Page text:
Functions performed by banks today have been carried out by individuals, families, or state officials for at least 4, years. Clay tablets dating from about bc indicate that the Babylonians deposited personal valuables for a service charge of one 60th of their worth. Interest charges on loans ran as high as one-third. The widespread commerce of Rome required a well-developed banking system. Roman authorities set aside the Street of Janus in the Forum for money changers.
The Justinian Code of the 6th century included laws that governed the lending and trading in money. During the Middle Ages banking activities were curbed by severe restrictions on lending practices. But during the early Renaissance, as international trade revived, Italian money changers once again flourished in Italy, conducting business in the streets from a bench banca in Italian; hence the word bank.
Florence, Italy, became a great banking center, dominated by the Medici family. Banking as it is now practiced dates from the Banco di Rialto, founded in Venice in It accepted demand deposits and permitted depositors to transfer their credits by checks. It could not make loans, however, or pay interest on deposits. Its services were free since its expenses were paid by the city. The Banco Giro was formed in Venice in The two banks merged in and continued to operate under the name Banco Giro until Napoleon liquidated it in The development of banking accompanied the growth of commerce and trade in Northern Europe.
The Netherlands became an international financial center, especially after the establishment of the Bank of Amsterdam The bank played a crucial part in Dutch economic growth by bringing order to the currency and facilitating transfers. A chartered public bank was opened in Sweden in It was probably the first financial institution in the world to issue standard-size payable-on-demand bank bills, which eliminated the handling of copper coins.
This bank was merged with the Bank of Sweden in Organized banking did not spread to England until the end of the 17th century. They kept money and other valuables in safe custody for their customers. They also dealt in gold bullion and foreign exchange. They profited from acquiring and sorting coins of all kinds.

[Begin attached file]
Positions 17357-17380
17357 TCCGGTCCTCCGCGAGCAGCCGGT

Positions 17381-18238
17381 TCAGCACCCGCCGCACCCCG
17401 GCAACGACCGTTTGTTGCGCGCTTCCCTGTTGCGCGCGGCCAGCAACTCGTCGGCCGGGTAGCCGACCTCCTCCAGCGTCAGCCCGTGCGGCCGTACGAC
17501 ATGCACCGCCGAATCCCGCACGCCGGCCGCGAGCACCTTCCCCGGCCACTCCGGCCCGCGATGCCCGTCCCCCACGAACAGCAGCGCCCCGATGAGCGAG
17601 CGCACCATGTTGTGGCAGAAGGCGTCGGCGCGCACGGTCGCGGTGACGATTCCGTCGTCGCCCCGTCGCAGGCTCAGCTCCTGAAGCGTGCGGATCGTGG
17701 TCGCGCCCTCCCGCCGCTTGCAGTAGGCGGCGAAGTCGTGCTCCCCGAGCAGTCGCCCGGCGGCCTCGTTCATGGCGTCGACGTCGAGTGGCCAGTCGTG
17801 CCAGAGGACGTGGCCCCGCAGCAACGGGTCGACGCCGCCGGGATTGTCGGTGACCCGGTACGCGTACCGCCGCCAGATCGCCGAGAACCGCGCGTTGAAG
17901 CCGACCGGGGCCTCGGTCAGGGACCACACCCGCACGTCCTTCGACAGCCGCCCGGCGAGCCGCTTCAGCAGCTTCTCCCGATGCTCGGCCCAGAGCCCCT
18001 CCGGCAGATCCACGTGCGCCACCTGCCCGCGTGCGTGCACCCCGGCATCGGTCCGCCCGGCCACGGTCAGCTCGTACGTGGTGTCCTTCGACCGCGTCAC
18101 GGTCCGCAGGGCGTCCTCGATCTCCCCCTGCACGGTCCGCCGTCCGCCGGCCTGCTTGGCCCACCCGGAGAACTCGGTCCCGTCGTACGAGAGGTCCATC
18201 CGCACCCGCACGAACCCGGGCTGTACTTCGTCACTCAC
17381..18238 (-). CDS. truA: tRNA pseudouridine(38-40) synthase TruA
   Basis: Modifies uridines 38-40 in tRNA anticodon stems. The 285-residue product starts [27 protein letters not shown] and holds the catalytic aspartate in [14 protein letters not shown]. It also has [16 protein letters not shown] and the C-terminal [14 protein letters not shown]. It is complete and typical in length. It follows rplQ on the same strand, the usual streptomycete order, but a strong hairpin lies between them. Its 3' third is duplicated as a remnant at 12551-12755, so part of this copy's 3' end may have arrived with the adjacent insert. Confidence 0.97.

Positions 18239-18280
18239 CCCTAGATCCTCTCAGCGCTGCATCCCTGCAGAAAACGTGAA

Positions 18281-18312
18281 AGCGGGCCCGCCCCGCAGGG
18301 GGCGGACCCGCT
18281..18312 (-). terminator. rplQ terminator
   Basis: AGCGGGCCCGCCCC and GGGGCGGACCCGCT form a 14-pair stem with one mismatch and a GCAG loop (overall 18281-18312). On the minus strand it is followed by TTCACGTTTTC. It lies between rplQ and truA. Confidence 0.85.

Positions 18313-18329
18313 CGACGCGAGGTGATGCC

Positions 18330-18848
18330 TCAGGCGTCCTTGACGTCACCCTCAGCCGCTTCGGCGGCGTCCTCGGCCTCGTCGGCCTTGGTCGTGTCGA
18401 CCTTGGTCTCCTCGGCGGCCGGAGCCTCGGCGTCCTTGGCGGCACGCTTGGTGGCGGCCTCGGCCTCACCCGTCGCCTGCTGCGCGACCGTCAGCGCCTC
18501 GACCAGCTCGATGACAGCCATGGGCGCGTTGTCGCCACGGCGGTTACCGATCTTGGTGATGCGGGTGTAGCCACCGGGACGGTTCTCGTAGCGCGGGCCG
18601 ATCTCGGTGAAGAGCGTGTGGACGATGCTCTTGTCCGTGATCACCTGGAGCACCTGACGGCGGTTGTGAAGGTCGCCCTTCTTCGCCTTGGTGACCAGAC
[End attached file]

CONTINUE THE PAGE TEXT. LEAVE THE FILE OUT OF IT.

To attract coins, the smiths were willing to pay interest. The goldsmiths noticed that deposits remained at a fairly steady level over long periods of time. Deposits and withdrawals tended to balance each other because customers wanted only enough money on hand to meet everyday needs. This allowed the smiths to lend at interest cash that would otherwise stand idle. From this practice emerged the modern customs of banking: keeping deposits, making loans, and maintaining reserves.
Another practice of the goldsmiths, by which a customer could arrange to transfer part of his balance to another party by written order, developed into the modern check-writing system. These customs eventually changed with the establishment of the Bank of England in Modeled after the Bank of Hamburg and the Bank of Amsterdam, it was founded as a private company and was soon to have a relationship of mutual dependence with the state.
Banks of the 17th century also began to issue bank notes as a form of money. The notes had monetary value because they could be exchanged for specie: hard cash in the form of gold or silver. Bank notes were probably first issued in the s by the Bank of Stockholm in Sweden; the practice soon spread to England. The Bank of France was founded in For most of the 19th century the money markets of Europe were dominated by the House of Rothschild.
Alexander Hamilton , the first secretary of the treasury, was largely responsible for founding the first Bank of the United States. It was chartered by Congress on Feb. By the War of there were 88 banks in the United States. During the war nearly all the state banks suspended payment of specie against their notes.
The second Bank of the United States prospered until its officers mixed in politics. The monopoly angered President Andrew Jackson , who vetoed the bill to renew its charter. In either case, there is still potential for capital loss as described above, if the company providing the guarantee runs into trouble.